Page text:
Baseball, apple pie and … living beyond our means

Maybe I'm in denial. Maybe. But even with all the craziness surrounding our economic downturn, there is one proposed consequence of the recession that I just can't buy into.

And it comes from this statement made last year by economist Jay Feldman: "The era of consumers living beyond their means is at an end."


Kudos to Paul Leinberger, a brand and marketing expert who spoke last weekend at the Tucker Rocky national sales meeting in Fort Worth, Texas, for bringing this topic up. Leinberger discussed a number of interesting transitions he sees occurring in the marketplace. Notice I said "transitions," meaning actual changes we're collectively making as consumers. Permanent changes. Think of digital photography and you'll really understand the profound significance of a "transition."

But this idea of Americans ending their reliance on credit and suddenly stuffing money under their mattresses again just doesn't jive. Sure, savings as a percentage is up simply because we're worried about our economic well-being.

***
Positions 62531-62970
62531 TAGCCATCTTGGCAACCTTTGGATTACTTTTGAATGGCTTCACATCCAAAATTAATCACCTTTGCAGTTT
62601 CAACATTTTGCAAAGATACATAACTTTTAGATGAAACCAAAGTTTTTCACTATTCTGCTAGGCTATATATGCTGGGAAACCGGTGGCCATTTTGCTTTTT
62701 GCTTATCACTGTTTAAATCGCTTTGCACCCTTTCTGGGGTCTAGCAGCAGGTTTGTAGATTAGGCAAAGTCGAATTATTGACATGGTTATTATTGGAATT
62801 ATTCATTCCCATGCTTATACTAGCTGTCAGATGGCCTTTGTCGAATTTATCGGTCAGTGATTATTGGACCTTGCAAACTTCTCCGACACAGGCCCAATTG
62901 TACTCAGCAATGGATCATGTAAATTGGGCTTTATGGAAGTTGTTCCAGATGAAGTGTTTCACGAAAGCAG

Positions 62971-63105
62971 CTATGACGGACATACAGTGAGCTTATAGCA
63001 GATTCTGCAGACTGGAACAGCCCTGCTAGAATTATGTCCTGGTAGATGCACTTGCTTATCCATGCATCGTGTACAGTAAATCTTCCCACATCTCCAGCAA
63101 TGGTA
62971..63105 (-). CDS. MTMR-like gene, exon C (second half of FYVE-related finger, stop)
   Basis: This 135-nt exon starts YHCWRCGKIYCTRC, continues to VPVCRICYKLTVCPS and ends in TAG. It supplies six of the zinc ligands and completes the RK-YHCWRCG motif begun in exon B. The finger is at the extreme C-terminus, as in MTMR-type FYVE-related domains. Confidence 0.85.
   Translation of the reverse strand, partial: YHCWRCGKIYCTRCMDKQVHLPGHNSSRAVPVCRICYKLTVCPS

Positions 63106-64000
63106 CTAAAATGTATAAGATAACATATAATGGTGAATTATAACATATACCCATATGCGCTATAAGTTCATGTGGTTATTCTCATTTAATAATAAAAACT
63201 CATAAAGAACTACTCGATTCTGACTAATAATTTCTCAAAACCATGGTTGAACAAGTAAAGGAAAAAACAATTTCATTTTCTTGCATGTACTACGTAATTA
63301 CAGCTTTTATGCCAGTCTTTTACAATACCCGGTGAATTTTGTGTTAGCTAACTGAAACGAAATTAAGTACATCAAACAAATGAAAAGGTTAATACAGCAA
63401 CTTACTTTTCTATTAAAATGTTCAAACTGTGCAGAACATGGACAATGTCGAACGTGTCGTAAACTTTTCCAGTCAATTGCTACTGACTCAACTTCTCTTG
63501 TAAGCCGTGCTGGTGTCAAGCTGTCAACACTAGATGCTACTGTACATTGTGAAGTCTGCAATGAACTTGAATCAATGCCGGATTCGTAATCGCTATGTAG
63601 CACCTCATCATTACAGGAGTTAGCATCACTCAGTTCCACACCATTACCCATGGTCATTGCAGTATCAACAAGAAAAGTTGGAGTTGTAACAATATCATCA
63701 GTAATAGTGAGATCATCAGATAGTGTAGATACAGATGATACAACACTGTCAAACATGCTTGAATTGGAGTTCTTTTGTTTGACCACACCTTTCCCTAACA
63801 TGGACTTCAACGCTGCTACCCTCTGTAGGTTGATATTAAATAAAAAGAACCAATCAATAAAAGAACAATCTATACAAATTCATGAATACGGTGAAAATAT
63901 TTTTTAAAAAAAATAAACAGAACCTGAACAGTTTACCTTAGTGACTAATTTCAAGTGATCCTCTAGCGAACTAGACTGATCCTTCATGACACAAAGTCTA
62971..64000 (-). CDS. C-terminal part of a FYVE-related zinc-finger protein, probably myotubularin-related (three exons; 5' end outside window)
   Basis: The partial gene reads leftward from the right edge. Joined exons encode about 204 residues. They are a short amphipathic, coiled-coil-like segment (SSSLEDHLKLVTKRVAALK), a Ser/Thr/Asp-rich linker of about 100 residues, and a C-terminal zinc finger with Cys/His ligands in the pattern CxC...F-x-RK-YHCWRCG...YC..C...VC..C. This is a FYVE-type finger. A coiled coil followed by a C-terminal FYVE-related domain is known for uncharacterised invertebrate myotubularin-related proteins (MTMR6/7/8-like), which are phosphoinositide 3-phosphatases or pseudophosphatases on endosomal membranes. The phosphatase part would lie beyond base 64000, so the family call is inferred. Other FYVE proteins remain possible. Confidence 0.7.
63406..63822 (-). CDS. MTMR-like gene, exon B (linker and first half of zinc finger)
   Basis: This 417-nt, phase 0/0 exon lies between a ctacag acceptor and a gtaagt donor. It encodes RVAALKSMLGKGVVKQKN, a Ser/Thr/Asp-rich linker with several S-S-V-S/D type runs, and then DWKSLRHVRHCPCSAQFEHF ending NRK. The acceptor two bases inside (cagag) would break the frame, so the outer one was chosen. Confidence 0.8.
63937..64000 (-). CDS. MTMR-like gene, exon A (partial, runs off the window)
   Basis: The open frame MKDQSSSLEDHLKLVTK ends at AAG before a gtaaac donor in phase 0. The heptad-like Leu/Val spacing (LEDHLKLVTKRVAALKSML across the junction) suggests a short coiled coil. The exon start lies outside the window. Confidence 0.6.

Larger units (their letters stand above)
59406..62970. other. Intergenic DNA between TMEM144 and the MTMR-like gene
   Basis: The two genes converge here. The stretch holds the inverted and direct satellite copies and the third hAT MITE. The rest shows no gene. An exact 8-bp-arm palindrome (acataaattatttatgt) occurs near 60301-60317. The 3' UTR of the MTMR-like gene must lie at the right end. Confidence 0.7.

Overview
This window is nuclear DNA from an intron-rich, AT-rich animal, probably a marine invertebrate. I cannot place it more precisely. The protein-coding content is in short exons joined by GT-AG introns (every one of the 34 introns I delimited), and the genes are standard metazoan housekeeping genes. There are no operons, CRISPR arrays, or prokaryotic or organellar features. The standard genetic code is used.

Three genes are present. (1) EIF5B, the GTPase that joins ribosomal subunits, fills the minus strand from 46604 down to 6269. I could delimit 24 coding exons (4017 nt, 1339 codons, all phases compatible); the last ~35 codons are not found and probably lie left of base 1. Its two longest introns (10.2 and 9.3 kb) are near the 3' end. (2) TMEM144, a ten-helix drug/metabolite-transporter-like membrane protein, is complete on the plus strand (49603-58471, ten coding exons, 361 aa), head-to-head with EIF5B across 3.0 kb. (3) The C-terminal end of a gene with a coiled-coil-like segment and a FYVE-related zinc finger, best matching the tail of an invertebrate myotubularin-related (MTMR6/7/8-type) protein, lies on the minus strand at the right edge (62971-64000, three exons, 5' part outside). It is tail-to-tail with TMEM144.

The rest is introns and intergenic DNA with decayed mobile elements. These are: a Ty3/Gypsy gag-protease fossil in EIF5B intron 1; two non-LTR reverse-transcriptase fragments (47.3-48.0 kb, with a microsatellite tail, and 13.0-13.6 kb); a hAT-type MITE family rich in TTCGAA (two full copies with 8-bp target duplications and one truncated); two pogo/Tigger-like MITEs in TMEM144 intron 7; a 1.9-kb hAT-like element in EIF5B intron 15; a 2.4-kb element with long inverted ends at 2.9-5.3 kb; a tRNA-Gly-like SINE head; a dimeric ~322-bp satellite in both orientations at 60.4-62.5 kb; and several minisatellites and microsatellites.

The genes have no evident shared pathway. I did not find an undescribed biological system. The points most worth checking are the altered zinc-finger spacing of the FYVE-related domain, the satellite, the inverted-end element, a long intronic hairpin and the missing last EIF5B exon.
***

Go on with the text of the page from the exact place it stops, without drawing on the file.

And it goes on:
But is this really a lasting change, a true transition?

If it was, then why would Microsoft suddenly be interested in opening retail locations and why is Apple selling iPhones like crazy? Are those consumers really hording their discretionary dollars for months on end before deciding to dive into their savings?

Doubtful. Impulse buying may be reduced, but it's certainly not dead. Nor is our desire to spend more than we make. Just look at my credit card bill.


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